This article first appeared in Malta Today
I know I am not the only one who reads the news and groans in exasperation at what causes Internet outrage. Usually, the silly season rolls around in summer when a dearth of stories makes non-stories hit the major headlines. Yet it now seems that the festive season is also giving birth to ‘stories’ which make me wonder whatever happened to the news value criteria in newsrooms.
Who would think, for example, that a classic song about the winter weather would make cyberspace erupt into spasms of rage? But, Baby it’s cold outside, which was first released in 1944 and has been covered countless times most famously by Dean Martin, was the latest target of people who have nothing better to do than get all huffy and puffy about its lyrics. According to USA Today, “It has been banned by radio stations across the country – and even in Canada – for its lyrics that some say are inappropriate in the wake of the #MeToo movement. Those against the song say it promotes date rape, describing a man pressuring a woman to stay despite her adamantly telling him “no, no, no.”
What I really want to say to this is unprintable for a newspaper column, but you can use your imagination. How does a harmless, flirtatious song between a man and a woman written 74 years ago, suddenly become date rape? I wish we could try and keep everything in perspective because once again, a legitimate movement which is fighting against sexual assault by predatory men in powerful positions who coerce those who can be easily manipulated (which is what #MeToo is all about) is now at risk of being treated as a joke. No wonder feminism and feminists have become the target of so much ridicule. As women, this takes shooting ourselves in the foot to a whole other level which means no one will take legitimate cases of real abuse seriously.
And in any case, if we are going to speak about lyrics which are derogatory to women, I can think of several much ‘worse’ songs, in which case the answer is not to ban them, but to simply not support the artist or their music.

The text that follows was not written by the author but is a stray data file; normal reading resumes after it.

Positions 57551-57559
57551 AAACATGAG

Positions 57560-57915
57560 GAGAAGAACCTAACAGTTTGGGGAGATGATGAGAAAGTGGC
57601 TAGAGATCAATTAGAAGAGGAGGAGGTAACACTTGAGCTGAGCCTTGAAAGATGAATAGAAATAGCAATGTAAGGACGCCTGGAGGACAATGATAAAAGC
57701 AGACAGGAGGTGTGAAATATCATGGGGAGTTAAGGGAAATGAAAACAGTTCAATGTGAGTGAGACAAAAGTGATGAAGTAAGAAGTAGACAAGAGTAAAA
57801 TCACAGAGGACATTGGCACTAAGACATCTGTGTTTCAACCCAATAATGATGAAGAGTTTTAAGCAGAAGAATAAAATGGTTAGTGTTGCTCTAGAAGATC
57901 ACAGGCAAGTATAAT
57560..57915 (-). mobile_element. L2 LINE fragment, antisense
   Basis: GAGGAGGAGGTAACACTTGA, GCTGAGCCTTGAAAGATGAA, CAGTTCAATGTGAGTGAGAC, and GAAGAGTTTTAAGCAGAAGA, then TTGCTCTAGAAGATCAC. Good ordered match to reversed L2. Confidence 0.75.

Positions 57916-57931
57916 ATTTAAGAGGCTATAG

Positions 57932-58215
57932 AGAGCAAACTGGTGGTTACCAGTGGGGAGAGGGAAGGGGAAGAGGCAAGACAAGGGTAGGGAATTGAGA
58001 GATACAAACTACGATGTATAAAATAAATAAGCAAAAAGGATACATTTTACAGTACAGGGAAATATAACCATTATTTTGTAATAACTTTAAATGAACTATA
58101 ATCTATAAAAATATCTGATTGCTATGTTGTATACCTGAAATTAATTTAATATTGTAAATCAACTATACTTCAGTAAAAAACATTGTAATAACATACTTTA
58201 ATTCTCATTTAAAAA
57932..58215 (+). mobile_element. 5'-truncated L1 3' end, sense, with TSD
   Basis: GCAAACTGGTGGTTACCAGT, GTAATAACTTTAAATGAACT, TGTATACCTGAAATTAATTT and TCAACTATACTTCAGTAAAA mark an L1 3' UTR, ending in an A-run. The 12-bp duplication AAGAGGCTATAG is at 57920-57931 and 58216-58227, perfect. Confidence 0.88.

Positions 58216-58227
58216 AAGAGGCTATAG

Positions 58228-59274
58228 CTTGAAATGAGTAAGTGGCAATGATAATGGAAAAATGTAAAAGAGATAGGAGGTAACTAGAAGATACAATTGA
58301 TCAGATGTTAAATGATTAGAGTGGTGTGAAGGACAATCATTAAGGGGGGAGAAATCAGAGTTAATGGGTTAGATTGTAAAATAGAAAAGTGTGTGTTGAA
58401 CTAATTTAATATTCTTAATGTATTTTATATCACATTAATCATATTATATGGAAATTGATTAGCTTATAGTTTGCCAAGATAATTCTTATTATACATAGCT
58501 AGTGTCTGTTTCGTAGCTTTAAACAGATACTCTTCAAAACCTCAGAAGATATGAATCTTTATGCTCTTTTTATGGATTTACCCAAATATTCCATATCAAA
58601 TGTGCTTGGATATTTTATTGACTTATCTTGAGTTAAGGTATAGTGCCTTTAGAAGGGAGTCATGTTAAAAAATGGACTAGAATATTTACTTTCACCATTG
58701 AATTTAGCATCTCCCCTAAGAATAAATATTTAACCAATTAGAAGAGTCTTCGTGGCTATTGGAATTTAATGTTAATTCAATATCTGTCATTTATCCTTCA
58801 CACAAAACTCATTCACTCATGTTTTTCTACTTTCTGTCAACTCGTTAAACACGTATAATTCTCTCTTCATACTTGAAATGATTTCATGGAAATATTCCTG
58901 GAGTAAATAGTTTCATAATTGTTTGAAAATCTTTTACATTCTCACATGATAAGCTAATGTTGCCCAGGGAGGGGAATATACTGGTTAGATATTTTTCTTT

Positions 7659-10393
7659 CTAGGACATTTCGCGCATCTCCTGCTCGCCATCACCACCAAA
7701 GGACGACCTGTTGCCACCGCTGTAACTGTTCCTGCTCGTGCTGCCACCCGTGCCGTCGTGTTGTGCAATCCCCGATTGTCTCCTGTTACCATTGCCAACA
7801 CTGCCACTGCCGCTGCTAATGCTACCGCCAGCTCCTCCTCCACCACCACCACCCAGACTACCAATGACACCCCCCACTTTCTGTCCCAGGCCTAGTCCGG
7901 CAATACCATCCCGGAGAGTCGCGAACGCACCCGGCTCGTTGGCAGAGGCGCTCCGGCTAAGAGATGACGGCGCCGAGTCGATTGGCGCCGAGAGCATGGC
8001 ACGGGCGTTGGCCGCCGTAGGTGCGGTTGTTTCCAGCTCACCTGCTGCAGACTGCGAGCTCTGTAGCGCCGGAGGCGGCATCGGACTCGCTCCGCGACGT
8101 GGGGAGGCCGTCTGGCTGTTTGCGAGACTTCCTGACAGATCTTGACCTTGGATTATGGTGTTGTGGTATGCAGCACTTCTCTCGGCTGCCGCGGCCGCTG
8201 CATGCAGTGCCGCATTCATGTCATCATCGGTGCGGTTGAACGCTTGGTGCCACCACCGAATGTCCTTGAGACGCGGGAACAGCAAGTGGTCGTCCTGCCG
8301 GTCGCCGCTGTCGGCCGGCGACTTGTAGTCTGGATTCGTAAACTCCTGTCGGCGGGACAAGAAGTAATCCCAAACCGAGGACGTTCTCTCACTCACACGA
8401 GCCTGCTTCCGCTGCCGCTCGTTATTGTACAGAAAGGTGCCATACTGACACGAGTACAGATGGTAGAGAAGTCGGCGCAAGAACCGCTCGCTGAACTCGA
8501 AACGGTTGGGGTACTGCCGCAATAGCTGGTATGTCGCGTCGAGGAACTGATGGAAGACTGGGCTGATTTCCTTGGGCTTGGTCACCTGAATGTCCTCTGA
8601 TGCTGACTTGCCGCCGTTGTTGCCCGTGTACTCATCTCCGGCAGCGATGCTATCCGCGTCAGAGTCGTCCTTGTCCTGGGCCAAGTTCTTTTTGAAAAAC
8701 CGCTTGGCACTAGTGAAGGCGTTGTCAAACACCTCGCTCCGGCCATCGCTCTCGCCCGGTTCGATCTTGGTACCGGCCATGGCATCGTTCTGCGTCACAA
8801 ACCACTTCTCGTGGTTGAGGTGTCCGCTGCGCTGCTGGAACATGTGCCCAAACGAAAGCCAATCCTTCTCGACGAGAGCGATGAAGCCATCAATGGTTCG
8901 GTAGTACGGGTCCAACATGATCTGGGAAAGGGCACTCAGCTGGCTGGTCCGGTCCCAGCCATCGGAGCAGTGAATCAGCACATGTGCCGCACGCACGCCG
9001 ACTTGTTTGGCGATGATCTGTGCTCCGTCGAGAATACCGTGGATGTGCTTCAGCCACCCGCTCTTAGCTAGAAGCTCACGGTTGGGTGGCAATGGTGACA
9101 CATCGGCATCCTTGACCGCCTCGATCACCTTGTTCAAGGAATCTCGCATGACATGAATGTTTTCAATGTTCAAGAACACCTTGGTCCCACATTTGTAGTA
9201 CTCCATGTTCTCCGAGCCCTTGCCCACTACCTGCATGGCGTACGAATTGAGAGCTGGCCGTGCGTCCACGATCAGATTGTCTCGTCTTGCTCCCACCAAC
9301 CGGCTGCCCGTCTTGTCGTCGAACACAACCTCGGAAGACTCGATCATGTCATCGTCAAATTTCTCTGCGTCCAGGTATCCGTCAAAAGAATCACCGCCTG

The cheese cake calamity
No, not the dessert cheese cake, but the Maltese savoury which are more commonly known as pastizzi. Forget the fact that children have to wake up at the crack of dawn to catch the school bus, forget the fact that the education system is still too stressful, expecting them to learn things at the age of five which in other countries are taught at the age of seven, forget the hours of homework which leave precious little time for play, and forget the fact that they only get an average of 1- 2 P.E. lessons per week. The latest food-related draconian measure to hit schools is the elimination of pastizzi and sausage rolls from Christmas school parties.
A circular sent by the Curriculum Department to all the heads of the college schools at Primary and Secondary Levels contains an “approved list” for school functions and has caused an uproar among parents and teachers alike. The list of what parents can or cannot pack in the school lunch box is bad enough, but now that even parties are being policed, it is all becoming quite ridiculous. No matter how well-intentioned it may be – that of ensuring children eat a more healthy lunch – it is a fact that you cannot force people to do what they do not want to do, and when you interfere in what parents feed their children in such a way, it is bound to backfire for a variety of reasons. Perhaps some research should have been carried out first into what happened when a similar campaign was attempted but ended up failing. Jamie Oliver, the famous British chef was determined to change the poor eating habits of his countrymen, by embarking on a school dinner campaign.
According to a news report, alarmed by the rising obesity rates and the amount of junk food being served to kids at school in the UK, Oliver requested and was given a meeting with then-prime minister Tony Blair back in 2005 regarding the dismal state of hot lunches. The School Food Trust was born, with its motto, “Eat better. Do better.” The government initiative swapped fried fare for wholesome vegetables and provided ongoing training to school kitchen staff.